We often hear scare stories about kids who download songs from the Internet and then get sued for millions. Downloading music and other media is considered by many to be equivalent to stealing. But what is it that the kid steals when he downloads a song, and from whom does he steal it? We would like to think that it is the music itself, but the downloaded file just contains a bunch of numbers that the computer uses to make sound. And why is the fine so high? Surely, the song doesn't cost thousands of dollars, especially when a CD with a dozen of them costs just a few bucks. In this class, we will discuss the theory behind copyright laws, and what the court cases and battles that go into them are. We will also discuss some of the interesting implications of these laws (such as the fact that 80-year-old Mickey Mouse cartoons are still under copyright). (Note: This class will be a re-run of the Splash 2008 class. If you took that one, you probably will be bored).


Deviant Perl: Living up to a Reputation in Splash! 2008 (Nov. 22 - 23, 2008)
Perl is a programming language developed by a man named Larry Wall in 1987. Many consider it to be messy and complicated, with programs written in it being unreadable and difficult to maintain. Though the extent to which this is true is a matter of debate, Perl does have a variety of features that, at the very least, make it easier to write strange and cryptic code than in most languages. In this class, we will look at the "dark side of Perl". Using two very cryptic Perl programs, which, though looking completely different, somehow produce essentially the same output, we will investigate some of Perl's more interesting features. Perl's motto is "there's more than one way to do it" and this class will focus on some of the worst.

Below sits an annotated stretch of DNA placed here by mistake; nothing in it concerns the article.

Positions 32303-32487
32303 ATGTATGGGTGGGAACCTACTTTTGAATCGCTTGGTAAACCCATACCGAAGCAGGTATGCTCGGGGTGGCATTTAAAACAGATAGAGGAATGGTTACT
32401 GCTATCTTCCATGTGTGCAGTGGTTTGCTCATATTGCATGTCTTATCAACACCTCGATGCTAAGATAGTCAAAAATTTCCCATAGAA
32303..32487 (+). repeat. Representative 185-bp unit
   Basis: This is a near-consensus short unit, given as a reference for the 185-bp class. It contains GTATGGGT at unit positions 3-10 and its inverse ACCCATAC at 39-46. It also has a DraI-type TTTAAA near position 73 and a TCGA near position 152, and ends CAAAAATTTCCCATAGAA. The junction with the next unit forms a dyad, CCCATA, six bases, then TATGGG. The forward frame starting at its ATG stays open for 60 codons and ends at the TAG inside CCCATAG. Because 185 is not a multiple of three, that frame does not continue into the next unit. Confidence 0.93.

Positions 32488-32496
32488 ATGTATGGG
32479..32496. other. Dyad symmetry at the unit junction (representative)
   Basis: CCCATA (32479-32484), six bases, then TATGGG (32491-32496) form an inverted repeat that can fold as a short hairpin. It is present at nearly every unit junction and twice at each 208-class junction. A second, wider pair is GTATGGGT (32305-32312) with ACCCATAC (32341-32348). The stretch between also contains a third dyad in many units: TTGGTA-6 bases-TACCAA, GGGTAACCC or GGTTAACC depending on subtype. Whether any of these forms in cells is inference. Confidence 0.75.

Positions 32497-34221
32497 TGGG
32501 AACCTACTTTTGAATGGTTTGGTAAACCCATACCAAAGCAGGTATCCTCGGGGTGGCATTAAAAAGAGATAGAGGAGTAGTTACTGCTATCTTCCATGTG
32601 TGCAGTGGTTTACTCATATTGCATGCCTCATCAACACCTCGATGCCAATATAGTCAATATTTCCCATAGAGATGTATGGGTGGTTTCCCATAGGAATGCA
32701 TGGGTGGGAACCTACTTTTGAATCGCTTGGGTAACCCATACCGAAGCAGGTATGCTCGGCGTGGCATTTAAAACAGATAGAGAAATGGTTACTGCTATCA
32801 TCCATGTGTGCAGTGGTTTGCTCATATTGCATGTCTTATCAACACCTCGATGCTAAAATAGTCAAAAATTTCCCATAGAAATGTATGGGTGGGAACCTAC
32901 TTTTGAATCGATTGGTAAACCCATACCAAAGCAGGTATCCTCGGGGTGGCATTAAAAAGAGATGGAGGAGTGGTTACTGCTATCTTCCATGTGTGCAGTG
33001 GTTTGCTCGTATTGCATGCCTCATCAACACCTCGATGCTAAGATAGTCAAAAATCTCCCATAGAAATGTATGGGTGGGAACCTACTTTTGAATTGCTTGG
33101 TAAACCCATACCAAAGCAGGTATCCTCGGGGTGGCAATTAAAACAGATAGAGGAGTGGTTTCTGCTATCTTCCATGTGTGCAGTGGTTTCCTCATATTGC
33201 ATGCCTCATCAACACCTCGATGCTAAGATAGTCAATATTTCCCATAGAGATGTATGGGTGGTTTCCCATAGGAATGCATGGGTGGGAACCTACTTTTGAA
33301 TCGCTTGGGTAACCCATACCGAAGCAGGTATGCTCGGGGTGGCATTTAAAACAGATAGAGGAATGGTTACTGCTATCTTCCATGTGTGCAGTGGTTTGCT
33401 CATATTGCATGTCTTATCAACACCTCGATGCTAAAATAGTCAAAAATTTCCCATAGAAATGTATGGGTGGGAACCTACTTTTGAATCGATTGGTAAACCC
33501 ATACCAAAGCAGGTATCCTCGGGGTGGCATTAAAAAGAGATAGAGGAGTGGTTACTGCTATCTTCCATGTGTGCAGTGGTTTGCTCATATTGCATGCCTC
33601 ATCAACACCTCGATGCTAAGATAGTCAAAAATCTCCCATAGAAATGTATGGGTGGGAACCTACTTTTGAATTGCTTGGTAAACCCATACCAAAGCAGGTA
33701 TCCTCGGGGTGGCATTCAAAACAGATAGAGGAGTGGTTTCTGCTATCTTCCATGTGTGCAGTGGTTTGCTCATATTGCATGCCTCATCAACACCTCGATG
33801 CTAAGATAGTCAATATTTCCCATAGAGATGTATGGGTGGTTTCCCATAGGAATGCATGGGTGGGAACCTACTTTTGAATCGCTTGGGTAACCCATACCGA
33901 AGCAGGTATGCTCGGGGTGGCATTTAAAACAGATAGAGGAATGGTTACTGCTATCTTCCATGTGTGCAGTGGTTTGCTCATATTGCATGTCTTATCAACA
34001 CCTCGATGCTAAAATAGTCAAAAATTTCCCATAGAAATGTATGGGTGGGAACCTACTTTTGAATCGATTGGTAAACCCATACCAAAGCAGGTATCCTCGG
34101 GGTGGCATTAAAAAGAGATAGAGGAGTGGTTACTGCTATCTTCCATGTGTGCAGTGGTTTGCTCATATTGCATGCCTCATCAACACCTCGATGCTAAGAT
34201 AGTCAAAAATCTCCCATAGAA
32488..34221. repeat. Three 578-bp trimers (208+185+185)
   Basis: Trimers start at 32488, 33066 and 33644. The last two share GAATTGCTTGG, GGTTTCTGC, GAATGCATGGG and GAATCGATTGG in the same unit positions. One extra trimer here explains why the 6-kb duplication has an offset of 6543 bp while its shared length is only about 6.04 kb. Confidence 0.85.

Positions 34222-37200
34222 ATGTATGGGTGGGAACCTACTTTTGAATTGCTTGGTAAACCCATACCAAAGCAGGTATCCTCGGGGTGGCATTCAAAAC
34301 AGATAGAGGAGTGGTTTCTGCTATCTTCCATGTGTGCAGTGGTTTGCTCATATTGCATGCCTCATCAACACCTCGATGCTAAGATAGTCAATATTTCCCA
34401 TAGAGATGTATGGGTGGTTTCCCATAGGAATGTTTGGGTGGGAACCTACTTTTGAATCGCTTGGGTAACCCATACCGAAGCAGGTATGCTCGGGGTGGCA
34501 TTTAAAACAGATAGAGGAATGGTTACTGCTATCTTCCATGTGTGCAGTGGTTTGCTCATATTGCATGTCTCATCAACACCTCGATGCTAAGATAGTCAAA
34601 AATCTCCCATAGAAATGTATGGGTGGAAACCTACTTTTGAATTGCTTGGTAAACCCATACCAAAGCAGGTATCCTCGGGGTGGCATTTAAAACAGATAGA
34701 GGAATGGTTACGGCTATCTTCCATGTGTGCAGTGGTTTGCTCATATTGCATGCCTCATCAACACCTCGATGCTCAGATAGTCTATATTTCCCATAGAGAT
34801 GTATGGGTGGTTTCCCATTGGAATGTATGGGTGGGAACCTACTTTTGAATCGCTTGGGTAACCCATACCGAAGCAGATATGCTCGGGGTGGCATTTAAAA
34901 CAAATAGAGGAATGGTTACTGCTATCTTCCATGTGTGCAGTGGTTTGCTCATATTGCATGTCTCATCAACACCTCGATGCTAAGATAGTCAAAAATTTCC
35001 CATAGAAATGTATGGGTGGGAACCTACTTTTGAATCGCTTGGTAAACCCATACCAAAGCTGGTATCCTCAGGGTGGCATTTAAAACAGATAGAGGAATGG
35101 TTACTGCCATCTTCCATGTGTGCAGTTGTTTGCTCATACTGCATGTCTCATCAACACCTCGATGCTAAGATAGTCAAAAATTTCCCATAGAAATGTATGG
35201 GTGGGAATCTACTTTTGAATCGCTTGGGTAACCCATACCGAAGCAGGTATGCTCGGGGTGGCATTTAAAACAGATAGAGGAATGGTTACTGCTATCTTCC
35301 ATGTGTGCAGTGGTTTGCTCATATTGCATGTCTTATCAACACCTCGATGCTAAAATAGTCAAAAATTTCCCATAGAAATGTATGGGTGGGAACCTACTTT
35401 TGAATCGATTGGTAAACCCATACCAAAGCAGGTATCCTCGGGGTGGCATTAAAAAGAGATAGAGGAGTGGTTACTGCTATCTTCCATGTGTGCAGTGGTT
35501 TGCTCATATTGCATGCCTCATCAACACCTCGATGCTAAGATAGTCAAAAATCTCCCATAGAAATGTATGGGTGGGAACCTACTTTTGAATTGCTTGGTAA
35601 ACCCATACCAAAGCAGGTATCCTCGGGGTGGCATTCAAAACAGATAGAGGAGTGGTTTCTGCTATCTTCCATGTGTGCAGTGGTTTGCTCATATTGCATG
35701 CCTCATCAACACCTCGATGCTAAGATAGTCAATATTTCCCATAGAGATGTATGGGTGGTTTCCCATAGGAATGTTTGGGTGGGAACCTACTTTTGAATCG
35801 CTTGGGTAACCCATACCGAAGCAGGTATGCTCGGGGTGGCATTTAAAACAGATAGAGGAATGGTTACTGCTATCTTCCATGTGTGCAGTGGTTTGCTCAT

Copyright: Laws and Implications in Splash! 2008 (Nov. 22 - 23, 2008)
We often hear scare stories about kids who download songs from the Internet and then gets sued for millions. Downloading music and other media is considered by many to be equivalent to stealing. But what is it that the kid steals when he downloads a song, and from whom does he steal it? We would like to think that it is the music itself, but the downloaded file just contains a bunch of numbers that the computer uses to make sound. And why is the fine so high? Surely, the song doesn't cost thousands of dollars, especially when a CD with a dozen of them costs just a few bucks. In this class, we will discuss the theory behind copyright laws, and what the court cases and battles that go into them are. We will also discuss some of the interesting implications of these laws (such as the fact that 80-year-old Mickey Mouse cartoons are still under copyright).


What is a dimension? in Spark! Spring 2008 (Mar. 08, 2008)
We often hear about dimensions. There are 2D and 3D games, 3D movies, and a lot of talk about what is the 4th dimension. But what exactly *is* a dimension? What is the 4th dimension? In this class, we will attempt to define dimensions, and explore some of the interesting things you can do with them. Dimensions are actually a complicated topic, which are used in many levels of advanced mathematics. We will only look at the very basic ideas.